About a week after Shawn died, I was driving my children somewhere and my 8-year-old daughter Claire asked:
“Mom, did you know you are a widow?”
“Yes,” I said.
“That means your husband died” she noted helpfully.
“I know” I told her.
Of course I knew before then that I was a widow, because as she pointed out that day, it’s the word we use to refer to wives who’ve lost their husbands. And yet it really stuck out that day. I didn’t like it.
I guess I’d always assumed that “widow” is for old people, at least a hell of a lot older than me. Before this year, widow is a word that I’m sure I never would have said with a smile on my face, a word reserved for someone I would have pitied, and probably assumed was at least 70.
I guess it’s not the word so much that bothers me, although I don’t like feeling old when I can still vividly remember throwing wild parties at my house and nursing tiny babies and going to concerts with my husband where we danced all night. It’s that I don’t like that it reminds me that Shawn is gone and that he’s never, ever coming back.
It’s that it makes me feel so dreadfully alone.
It’s not like there’s anyone I know who I can share this with. I know they’re out there (I’m a member of a secret Facebook group called the “The Hot Young Widows Club”) but they certainly aren’t in my immediate circle of friends. I searched online and found a few blogs, but most were about general loss, and I didn’t feel like I had much in common with someone who’d lost a parent or even a sibling. I had lost my mom as a teenager, but the loss of my husband was different. It was just so much more raw and horrible. Not to mention incredibly more logistically complicated.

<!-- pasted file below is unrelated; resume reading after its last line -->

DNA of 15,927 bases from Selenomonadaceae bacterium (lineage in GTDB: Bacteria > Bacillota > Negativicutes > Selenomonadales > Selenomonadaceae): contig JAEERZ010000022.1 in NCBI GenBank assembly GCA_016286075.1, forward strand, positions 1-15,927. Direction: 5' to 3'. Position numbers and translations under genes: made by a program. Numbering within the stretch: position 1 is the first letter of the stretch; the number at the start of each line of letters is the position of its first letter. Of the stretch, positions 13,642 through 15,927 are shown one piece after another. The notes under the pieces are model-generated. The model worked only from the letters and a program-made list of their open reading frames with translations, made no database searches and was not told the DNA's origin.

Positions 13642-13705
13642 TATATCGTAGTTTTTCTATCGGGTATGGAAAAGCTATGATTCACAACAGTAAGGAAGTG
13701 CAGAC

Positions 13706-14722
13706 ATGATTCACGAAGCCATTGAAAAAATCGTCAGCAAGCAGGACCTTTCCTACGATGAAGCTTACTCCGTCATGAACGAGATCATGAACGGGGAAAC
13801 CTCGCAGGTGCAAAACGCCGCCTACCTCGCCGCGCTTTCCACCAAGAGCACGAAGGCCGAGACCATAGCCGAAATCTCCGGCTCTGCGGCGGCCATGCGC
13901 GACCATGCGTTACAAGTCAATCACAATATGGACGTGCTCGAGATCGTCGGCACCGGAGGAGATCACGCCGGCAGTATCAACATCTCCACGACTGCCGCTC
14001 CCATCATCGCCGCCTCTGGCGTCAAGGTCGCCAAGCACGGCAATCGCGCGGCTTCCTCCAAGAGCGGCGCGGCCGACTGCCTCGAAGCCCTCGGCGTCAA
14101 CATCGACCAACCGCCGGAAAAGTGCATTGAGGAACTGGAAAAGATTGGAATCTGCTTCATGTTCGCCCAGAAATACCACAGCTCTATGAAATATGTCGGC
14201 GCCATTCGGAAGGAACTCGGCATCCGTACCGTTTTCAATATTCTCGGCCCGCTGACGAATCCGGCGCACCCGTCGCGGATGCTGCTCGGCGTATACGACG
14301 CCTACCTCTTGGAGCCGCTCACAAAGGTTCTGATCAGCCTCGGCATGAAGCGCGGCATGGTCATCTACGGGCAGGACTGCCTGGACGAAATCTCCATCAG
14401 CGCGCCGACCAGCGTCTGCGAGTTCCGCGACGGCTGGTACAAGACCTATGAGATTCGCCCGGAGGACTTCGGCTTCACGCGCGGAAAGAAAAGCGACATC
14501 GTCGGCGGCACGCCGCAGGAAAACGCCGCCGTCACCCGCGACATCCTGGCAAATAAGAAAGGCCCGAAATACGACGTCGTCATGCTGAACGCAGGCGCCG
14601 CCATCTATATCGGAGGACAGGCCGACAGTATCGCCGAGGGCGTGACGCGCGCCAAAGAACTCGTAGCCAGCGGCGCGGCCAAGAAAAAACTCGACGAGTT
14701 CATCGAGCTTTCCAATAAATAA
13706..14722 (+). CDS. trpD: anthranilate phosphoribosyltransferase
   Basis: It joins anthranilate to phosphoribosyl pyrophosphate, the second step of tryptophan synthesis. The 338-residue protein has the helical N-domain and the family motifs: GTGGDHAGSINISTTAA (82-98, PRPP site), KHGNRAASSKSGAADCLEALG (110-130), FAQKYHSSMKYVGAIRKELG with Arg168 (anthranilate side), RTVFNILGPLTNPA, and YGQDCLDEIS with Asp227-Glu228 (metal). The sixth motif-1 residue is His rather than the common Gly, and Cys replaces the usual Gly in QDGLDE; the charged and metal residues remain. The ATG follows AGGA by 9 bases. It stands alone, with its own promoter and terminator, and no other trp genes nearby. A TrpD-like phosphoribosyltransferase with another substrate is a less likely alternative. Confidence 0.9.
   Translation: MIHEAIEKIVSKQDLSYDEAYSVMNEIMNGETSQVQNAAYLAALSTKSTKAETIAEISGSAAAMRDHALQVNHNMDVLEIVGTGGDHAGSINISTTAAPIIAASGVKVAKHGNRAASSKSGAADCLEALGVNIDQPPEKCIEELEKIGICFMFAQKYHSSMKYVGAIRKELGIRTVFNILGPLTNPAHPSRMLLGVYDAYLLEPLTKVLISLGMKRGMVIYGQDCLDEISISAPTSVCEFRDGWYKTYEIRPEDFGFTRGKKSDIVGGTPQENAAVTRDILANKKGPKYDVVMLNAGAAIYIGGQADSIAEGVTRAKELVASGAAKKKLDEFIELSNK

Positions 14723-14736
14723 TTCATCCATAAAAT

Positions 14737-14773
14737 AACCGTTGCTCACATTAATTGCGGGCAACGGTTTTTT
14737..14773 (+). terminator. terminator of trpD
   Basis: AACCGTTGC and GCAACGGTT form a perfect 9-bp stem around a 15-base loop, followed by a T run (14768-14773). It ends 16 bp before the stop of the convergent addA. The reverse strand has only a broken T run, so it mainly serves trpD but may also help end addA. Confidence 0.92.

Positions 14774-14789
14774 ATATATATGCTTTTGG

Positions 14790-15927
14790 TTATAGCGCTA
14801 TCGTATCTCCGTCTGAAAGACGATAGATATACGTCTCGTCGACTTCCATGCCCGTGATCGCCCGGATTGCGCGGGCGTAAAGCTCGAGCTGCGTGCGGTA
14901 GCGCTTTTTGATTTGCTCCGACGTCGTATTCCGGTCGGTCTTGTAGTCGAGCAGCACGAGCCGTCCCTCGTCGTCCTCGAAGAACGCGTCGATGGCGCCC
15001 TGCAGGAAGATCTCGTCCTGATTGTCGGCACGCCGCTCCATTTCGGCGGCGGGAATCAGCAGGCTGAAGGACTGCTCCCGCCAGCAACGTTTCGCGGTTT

I tried keeping a diary, but why work on writing something coherent when the words are just for you? “I am so sad” written 500 times on a piece of paper didn’t seem to help much.
And so, with the help of my millennial friend, Caitlin, I started this blog. Within 24 hours of starting it, I had a dozen ideas for blog topics. They were rooted in the frustrations and worry and sadness that had been bottled up inside of me since the day I lost my husband.
January 9th, 2018 was the day I became a widow. This is my story.